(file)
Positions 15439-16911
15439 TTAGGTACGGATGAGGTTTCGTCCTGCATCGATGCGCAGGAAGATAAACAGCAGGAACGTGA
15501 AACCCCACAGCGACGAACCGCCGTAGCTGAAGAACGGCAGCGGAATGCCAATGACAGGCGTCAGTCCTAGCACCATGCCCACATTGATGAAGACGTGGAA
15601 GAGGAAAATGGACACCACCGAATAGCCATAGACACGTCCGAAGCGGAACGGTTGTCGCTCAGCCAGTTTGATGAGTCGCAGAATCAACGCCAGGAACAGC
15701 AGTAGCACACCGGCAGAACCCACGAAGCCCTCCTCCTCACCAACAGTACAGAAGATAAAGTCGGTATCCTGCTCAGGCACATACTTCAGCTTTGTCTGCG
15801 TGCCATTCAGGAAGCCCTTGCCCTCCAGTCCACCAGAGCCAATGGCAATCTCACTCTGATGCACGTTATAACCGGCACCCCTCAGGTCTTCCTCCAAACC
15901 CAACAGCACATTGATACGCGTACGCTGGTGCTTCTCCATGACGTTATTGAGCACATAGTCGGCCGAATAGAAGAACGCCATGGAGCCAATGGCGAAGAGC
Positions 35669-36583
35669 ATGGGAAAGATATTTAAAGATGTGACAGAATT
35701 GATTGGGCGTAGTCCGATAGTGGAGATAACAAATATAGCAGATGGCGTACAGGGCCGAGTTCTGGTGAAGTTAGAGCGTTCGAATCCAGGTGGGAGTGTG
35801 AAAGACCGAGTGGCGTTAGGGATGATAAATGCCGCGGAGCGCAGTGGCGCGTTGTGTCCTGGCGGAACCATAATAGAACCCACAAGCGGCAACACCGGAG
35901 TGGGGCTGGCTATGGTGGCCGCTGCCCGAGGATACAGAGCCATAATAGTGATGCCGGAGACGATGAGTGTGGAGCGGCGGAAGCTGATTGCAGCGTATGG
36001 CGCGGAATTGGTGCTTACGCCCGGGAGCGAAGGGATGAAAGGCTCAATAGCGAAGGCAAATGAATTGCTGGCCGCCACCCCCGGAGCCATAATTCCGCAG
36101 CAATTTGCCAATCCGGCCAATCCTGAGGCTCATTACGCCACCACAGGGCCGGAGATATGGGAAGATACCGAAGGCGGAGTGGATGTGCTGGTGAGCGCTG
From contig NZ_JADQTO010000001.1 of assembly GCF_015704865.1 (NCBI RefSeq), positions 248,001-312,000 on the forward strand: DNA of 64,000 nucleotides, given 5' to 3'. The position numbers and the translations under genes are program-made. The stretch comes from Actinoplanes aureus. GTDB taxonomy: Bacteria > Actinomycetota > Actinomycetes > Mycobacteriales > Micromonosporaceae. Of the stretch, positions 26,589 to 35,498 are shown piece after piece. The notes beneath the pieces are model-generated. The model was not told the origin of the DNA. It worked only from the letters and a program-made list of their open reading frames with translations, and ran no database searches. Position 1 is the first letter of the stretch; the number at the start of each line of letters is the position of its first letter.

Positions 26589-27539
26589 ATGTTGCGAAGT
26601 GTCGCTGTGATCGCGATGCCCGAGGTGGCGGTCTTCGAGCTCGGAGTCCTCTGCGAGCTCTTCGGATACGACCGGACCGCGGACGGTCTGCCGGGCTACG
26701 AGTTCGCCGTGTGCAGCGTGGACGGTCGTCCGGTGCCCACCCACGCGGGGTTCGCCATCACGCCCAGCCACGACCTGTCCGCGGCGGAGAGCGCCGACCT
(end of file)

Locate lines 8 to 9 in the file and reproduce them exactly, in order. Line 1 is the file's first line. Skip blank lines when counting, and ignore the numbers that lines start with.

Positions 35669-36583
35669 ATGGGAAAGATATTTAAAGATGTGACAGAATT